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Capital’s arts and culture strategy gets the go ahead

8 September 2011

Capital’s arts and culture strategy gets the go ahead

Councillors at today’s Strategy and Policy Committee meeting unanimously voted to consult on the draft Arts and Culture Strategy

Starting Monday 19 September, anyone interested in the city’s arts scene, creative industries, or in arts development can have their say on the draft plan.

Art and culture are an integral part of Wellington and the draft strategy is about providing a clear direction for future Council investment in the arts. The strategy has three priorities:

• Reinvigorate the capital city experience by enabling the best and the boldest of contemporary New Zealand arts and culture.
• Realise the city’s untapped potential by connecting the city’s talented creative people with communities and schools - and celebrate the creativity of the city’s diverse communities.
• Recognise that thriving artistic enterprises will attract investment and that new technologies will allow Wellington to share its unique cultural offer with New Zealand and the world.
The Council’s Arts and Culture Portfolio Leader, Councillor Ray Ahipene-Mercer, says the strategy aims to build on a city “lucky to be home to some of New Zealand’s finest arts organisations and artists, whose residents are passionate about the arts and enjoy the new and experimental”.

“We have a very responsive audience to some of the most daring and bold events and arts experiences in the country,” says Cr Ahipene-Mercer.

“On top of that, we have the highest arts event attendance across New Zealand.

“We want to build even more momentum for the Capital. We’ve had a lot of discussions with artists and arts organisations throughout the city as we prepared this strategy, and it must be said – people are feeling the pinch. Whether it’s a drama group struggling for funding, or some of our residents who’ve had to skimp on their entertainment spending, this is definitely an industry that’s felt the repercussions of the economic downturn.”

However, Cr Ahipene-Mercer says it’s not just about money.

“This strategy is part of a wider framework – Toward 2040: Smart Green Wellington - our blueprint for the city’s future. This recognises, among other things, that people are Wellington’s greatest asset but that we need to respond to some big challenges. We want to do this by looking at ways we can use our investment more effectively to encourage greater collaboration both within the arts and culture sector and with business and the tertiary training sector. We want to see artists working more with communities to create quality work that celebrates and excites local people. We want to look at ways to connect children and young people with the innovative technology Wellington is fast becoming renowned for,” says Cr Ahipene-Mercer.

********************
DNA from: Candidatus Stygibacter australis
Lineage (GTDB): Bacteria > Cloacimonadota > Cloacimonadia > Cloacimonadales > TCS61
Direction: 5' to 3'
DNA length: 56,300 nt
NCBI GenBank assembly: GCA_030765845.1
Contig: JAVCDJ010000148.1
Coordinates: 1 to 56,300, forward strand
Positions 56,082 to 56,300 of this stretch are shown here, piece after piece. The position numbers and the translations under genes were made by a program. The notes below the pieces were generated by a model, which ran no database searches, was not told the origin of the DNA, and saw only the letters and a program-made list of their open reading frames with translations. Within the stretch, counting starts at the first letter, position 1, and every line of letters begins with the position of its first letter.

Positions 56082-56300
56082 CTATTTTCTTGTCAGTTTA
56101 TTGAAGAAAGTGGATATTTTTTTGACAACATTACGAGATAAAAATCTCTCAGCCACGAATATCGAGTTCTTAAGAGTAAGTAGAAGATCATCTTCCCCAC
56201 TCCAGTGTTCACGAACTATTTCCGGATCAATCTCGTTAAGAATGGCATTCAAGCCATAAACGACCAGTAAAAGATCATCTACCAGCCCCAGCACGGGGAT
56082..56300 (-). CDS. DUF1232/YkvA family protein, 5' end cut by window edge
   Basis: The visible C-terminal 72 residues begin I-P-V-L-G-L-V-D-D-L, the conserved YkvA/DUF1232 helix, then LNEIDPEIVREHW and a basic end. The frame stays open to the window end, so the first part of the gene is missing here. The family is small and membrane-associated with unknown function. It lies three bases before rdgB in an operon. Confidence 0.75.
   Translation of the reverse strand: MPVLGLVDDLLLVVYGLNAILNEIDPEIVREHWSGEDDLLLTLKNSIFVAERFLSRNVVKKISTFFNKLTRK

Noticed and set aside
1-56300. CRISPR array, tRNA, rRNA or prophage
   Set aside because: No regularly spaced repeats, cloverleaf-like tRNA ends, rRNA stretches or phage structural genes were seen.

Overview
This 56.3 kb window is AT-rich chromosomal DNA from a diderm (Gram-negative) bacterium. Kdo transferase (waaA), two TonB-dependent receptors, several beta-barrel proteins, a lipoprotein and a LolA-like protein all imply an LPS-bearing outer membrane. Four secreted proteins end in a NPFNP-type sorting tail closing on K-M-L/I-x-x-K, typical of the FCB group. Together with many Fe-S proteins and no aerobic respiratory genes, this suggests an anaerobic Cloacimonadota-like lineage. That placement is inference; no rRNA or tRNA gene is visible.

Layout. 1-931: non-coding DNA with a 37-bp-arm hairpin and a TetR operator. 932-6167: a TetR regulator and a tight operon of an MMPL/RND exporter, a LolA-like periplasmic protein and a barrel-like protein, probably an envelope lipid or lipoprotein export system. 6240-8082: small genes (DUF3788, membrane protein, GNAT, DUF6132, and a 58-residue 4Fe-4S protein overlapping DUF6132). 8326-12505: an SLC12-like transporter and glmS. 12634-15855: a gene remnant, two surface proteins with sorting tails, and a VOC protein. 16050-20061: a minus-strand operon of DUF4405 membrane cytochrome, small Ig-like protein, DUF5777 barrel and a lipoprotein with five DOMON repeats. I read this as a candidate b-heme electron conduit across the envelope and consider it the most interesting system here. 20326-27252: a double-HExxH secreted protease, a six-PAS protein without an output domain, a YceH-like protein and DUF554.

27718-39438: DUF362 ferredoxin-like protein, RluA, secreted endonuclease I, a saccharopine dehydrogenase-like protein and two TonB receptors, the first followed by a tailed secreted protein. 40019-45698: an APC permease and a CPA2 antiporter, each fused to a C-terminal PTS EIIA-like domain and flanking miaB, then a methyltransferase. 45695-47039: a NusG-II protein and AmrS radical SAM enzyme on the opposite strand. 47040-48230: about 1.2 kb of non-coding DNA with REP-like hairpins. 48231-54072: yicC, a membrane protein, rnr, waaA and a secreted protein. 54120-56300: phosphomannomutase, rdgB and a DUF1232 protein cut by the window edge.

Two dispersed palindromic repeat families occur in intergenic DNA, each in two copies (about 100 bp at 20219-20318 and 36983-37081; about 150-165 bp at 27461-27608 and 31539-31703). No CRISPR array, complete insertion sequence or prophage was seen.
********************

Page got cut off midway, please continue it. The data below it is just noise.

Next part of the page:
“We also want to raise the profile of Māori, Pasifika and Asian artists and arts in the city – Wellington and New Zealand’s population is changing and our city needs to reflect and celebrate this change”

The draft Arts and Culture Strategy will go out for consultation on Monday 19 September.
Two open Q&A sessions will be held by the Council on Tuesday 4 October (12.30 – 1.30pm and 5.30 – 6.30pm). Both sessions will be held in Committee Room Two, Ground Floor, Council buildings, 101 Wakefield Street. People will have three weeks to submit their feedback which closes on Friday 14 October 2011.

For more information on the strategy, go to the ‘Have Your Say’ section of the Council website, http://www.wellington.govt.nz/haveyoursay. Here, you can download the strategy and also submit your feedback online. Failing that, phone the Council on 499 4444 to have a copy posted out to you. For more information on Toward 2040: Smart Green Wellington, go to wellington2040.co.nz.

ENDS

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